After completing this course successfully, the student can:|
• translate simple system-related performance problems into adequate performance models and (in some cases) solve these model with analytical means;
• set-up and solve simple discrete- and continuous-time Markovian models;
• analytically solve simple performance models of M/M/1 and M/G/1 type;
• analytically solve simple open and closed queuing networks (Jackson queuing networks and Gordon-Newell queuing networks, respectively);
• set up a simple event-based discrete-event simulation;
• explain the role and impact model-based performance evaluation in comparison to measurements and simulations to investigate performance problems.
The objective of this course is to gain insight, through the use of simple models, into the performance and dimensioning of computer-communication systems. To that aim, simple queuing models are studied and used for the analysis and evaluation of systems, such as switches, access mechanisms in local area networks and broadband networks. Different modelling approaches are considered, such as Markov chains, queuing networks and simulation. These models are used to understand the behavior of the systems being investigated.|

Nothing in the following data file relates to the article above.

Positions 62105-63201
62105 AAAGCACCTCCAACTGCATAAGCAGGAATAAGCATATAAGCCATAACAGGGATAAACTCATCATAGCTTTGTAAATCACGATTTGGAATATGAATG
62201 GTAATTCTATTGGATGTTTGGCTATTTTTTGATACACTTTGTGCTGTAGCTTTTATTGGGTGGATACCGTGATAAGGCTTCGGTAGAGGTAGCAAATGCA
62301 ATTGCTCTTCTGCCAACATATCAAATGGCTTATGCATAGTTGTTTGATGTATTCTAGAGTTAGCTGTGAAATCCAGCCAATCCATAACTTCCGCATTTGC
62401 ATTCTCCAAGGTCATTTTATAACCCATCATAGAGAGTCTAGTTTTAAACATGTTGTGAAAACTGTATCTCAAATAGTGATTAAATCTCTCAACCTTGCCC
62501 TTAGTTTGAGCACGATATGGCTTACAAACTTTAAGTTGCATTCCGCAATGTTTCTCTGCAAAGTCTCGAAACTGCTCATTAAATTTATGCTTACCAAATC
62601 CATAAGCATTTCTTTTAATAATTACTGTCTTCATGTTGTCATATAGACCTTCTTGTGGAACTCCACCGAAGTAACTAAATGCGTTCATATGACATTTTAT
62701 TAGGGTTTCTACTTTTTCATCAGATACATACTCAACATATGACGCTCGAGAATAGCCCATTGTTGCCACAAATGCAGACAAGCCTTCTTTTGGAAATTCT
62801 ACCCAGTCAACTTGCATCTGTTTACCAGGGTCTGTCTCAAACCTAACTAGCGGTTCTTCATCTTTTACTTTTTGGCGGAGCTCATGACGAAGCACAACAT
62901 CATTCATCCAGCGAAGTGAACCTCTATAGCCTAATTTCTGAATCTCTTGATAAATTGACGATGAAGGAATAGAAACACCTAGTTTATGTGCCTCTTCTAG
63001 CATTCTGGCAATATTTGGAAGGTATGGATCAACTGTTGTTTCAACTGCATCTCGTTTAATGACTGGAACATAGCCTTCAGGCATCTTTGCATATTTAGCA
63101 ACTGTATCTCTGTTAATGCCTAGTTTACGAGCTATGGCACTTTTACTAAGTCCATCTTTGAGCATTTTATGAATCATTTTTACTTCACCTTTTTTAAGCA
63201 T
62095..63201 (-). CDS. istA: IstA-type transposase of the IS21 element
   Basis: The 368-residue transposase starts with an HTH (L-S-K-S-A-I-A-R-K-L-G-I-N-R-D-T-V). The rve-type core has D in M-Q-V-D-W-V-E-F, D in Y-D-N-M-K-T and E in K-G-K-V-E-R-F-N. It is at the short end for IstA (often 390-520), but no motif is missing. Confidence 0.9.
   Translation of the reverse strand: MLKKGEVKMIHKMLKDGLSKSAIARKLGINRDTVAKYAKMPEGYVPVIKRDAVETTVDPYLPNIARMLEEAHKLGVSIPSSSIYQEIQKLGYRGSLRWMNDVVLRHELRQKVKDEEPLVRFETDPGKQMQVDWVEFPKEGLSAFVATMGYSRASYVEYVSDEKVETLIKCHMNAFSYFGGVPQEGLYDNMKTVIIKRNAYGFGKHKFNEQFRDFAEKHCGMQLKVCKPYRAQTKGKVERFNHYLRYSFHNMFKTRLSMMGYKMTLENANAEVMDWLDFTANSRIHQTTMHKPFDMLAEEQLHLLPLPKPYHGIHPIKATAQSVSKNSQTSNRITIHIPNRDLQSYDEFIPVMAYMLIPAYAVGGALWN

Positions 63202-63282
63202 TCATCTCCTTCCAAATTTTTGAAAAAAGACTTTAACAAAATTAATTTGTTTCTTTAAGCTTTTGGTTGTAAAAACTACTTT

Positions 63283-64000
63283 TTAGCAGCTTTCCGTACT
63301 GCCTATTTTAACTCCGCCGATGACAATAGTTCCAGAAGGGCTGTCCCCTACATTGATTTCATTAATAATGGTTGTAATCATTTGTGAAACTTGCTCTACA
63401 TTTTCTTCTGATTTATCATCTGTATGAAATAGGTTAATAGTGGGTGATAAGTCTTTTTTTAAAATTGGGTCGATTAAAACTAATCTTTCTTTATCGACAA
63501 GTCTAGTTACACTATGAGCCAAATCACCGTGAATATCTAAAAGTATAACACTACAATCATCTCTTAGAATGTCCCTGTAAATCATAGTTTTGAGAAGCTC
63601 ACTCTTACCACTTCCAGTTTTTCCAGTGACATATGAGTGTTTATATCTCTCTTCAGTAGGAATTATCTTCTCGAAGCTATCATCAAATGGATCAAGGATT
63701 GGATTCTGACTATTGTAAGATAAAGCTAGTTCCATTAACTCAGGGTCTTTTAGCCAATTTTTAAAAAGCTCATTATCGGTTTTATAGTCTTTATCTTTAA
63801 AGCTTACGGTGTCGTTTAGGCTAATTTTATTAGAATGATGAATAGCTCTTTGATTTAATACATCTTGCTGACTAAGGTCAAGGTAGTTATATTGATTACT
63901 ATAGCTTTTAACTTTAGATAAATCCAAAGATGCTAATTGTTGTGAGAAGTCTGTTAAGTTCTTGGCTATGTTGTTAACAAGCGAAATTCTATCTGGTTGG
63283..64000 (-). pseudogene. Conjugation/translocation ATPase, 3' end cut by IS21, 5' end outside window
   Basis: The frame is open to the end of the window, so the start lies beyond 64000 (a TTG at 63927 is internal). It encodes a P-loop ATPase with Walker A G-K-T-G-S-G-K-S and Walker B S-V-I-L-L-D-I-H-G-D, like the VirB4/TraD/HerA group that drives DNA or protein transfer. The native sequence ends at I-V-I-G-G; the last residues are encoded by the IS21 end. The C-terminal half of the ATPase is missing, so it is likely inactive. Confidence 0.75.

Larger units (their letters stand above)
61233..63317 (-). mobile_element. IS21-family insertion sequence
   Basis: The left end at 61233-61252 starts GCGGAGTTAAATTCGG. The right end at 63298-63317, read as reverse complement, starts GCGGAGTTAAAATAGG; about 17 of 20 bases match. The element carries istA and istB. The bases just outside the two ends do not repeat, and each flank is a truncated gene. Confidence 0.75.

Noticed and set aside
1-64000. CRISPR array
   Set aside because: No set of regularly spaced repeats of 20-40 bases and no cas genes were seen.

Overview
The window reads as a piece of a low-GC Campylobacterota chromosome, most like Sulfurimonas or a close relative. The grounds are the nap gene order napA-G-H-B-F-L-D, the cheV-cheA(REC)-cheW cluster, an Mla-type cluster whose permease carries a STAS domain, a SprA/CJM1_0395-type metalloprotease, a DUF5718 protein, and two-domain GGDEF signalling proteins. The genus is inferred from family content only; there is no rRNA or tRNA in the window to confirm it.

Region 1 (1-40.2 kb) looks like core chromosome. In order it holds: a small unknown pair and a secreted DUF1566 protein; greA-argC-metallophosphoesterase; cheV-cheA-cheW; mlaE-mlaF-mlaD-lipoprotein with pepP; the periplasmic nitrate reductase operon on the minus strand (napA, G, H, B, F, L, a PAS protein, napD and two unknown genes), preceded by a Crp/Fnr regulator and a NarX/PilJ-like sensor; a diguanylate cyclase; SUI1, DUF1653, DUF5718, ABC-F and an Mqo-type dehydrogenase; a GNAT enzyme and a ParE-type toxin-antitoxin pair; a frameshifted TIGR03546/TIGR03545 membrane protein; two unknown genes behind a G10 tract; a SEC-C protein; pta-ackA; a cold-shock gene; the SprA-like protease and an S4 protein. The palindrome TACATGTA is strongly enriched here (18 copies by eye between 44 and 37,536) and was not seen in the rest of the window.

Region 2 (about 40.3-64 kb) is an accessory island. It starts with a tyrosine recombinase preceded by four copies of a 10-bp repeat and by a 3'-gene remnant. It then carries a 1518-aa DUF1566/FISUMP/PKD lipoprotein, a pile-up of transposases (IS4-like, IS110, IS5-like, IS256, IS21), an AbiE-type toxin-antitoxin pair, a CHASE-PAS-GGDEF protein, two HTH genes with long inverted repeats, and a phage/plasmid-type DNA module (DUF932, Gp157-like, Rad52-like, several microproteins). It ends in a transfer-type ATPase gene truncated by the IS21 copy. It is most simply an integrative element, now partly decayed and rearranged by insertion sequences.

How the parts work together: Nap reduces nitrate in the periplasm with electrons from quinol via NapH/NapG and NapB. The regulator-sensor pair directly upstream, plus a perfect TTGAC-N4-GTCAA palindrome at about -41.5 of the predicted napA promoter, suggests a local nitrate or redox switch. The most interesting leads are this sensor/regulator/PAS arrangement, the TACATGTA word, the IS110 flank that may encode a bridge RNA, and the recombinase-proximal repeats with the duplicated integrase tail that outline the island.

Students are expected to have a Bachelor's degree and need to have:
• working knowledge in probability theory and statistics, as typically taught in introduction courses on probability theory, so that they can compute expected values, variances, etc.
• a basic understanding of layered communication protocols/systems, as taught in a course like Telematicasystemen en Toepassingen (192610000), or the module Network Systems